It's 27 years since a woman last held the post of Prime Minister but Stylist contributor Léonie Chao-Fong argues that the imminent arrival of a female leader at No. 10 is no cause for feminist celebration
BREAKING: the next Prime Minister of the United Kingdom will be a woman.
Wait - hang on a minute there.
Let's take a moment to consider what this actually means. Before we get carried away with talk of a "feminist revolution" (or the bile-inducing phrase "femocracy"), tipsy at the image of a female PM shaking hands with a female president.
(It's been a dark fortnight, hasn't it? A miserable, anxiety-ridden, chaotic two weeks? Surely we deserve a little joy in the face of the impending apocalypse?)
In nine weeks' time - possibly even less - the country will be led by either the Home Secretary, Theresa May, or Andrea Leadsom, Energy Minister.
Most of us - 99.8%, in fact - will not have a say in this. Instead, the Conservative Party's 150,000-strong membership (predominantly white, over 55 and middle class) will cast their vote and voila! A new prime minister is born. Go democracy!
Amid the House of Cards-esque intrigue (but rammed into the space of two weeks), the media scrambled to label each of the leadership hopefuls.
There was Michael Gove: the backstabbing "suicide bomber". Stephen Crabb: the Christian "gay cure believer". "Disgraced" Liam Fox who was once forced to resign from the cabinet in shame. Andrea Leadsom, who literally NO ONE had ever heard of until she got pummelled on television three weeks ago.
Then there's Theresa May, who everyone began calling the "moderate" candidate.
The sensible headmistress-like one who described herself as "a goody two shoes" within a Tory party that increasingly resembles a large, grotesque playpen for former public school boys to relive their rugby games.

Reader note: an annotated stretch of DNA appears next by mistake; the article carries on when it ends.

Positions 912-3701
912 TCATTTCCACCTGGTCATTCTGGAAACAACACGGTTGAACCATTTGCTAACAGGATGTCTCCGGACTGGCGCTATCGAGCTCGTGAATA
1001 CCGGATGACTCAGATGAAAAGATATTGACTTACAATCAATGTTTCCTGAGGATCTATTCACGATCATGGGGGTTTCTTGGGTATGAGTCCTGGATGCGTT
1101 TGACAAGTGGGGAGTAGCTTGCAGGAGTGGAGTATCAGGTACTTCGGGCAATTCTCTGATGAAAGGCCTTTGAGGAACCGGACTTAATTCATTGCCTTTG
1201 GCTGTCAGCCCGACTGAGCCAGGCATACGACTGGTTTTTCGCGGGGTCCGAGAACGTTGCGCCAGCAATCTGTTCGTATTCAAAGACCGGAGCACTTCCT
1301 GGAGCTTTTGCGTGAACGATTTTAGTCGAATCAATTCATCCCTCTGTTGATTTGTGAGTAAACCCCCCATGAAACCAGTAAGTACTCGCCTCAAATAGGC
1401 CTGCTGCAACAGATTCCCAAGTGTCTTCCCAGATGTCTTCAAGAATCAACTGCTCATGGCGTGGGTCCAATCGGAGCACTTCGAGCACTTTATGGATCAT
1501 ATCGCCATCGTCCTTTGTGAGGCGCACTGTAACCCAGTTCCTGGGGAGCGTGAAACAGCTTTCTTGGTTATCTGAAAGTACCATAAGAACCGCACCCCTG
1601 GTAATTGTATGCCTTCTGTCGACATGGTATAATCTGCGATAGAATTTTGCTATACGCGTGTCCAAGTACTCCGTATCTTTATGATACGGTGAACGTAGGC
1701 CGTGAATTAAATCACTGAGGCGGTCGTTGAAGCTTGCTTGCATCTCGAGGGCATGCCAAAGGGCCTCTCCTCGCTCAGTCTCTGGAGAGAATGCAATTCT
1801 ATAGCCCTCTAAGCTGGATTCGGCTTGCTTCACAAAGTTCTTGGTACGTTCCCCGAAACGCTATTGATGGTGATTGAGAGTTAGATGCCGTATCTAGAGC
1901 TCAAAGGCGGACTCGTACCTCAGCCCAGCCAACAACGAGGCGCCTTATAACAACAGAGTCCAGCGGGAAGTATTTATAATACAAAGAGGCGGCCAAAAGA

During her six-year tenure as Home Secretary, May has overseen some of the most appalling, cruel and inhumane policies in modern British history.
She has allowed for the indefinite detention and widespread abuse of migrant women in Yarl's Wood. She has deported tens of thousands of foreign students on the basis of hearsay evidence. Her decision to set the income benchmark for spousal visas has led to families being torn apart.
Her vile 'Go Home' vans and inflammatory "too many immigrants will harm society" speech is emblematic of the anti-immigrant sentiment that is now being expressed violently across the country.
A relative unknown - oftentimes an advantage in electoral politics - Leadsom has found herself under enormous scrutiny in the past few days.
She has been accused of exaggerating - if not downright lying - about her professional background in finance. She is said to have endorsed a tweet that claimed Britain was "overrun with foreigners", then deleted it, then denied she hadn't done it in the first place. She has written that the child of a single parent is "more likely to become a drug addict or a criminal".
Oh yeah, and she "doesn't like" gay marriage "because it upsets Christians". (May has herself, incidentally, voted against same-sex adoptions)
Both Leadsom and May voted to lower the abortion limit from 24 weeks to 20 weeks. While May attempted to introduce abstinence lessons into sex education, Leadsom favours scrapping maternity rights for individuals who work in small companies. As the most senior woman in the Cabinet, May has backed austerity cuts that have disproportionately affected hundreds of thousands of women.
What was that I heard you say again: a feminist revolution?
Of course, it would be completely wrong and irresponsible to say that "it only counts as feminism" if the "the women I/we agree with" win.
But how can it be a feminist victory if our prime minister - female or not - believes that women shouldn't have control over their own reproductive rights?
It would be easy enough to celebrate a female prime minister as a win for women but, sadly, it isn't.
It isn't a win for working-class women.
It isn't a win for single mums.
It isn't a win for women who are immigrants or refugees from war-ravaged countries.
It isn't a win for women who love other women.
It isn't a win for feminism.
One thing is clear: in the battle between Leadsom v. May, women will certainly not be the winners.
Pictures: Rex Features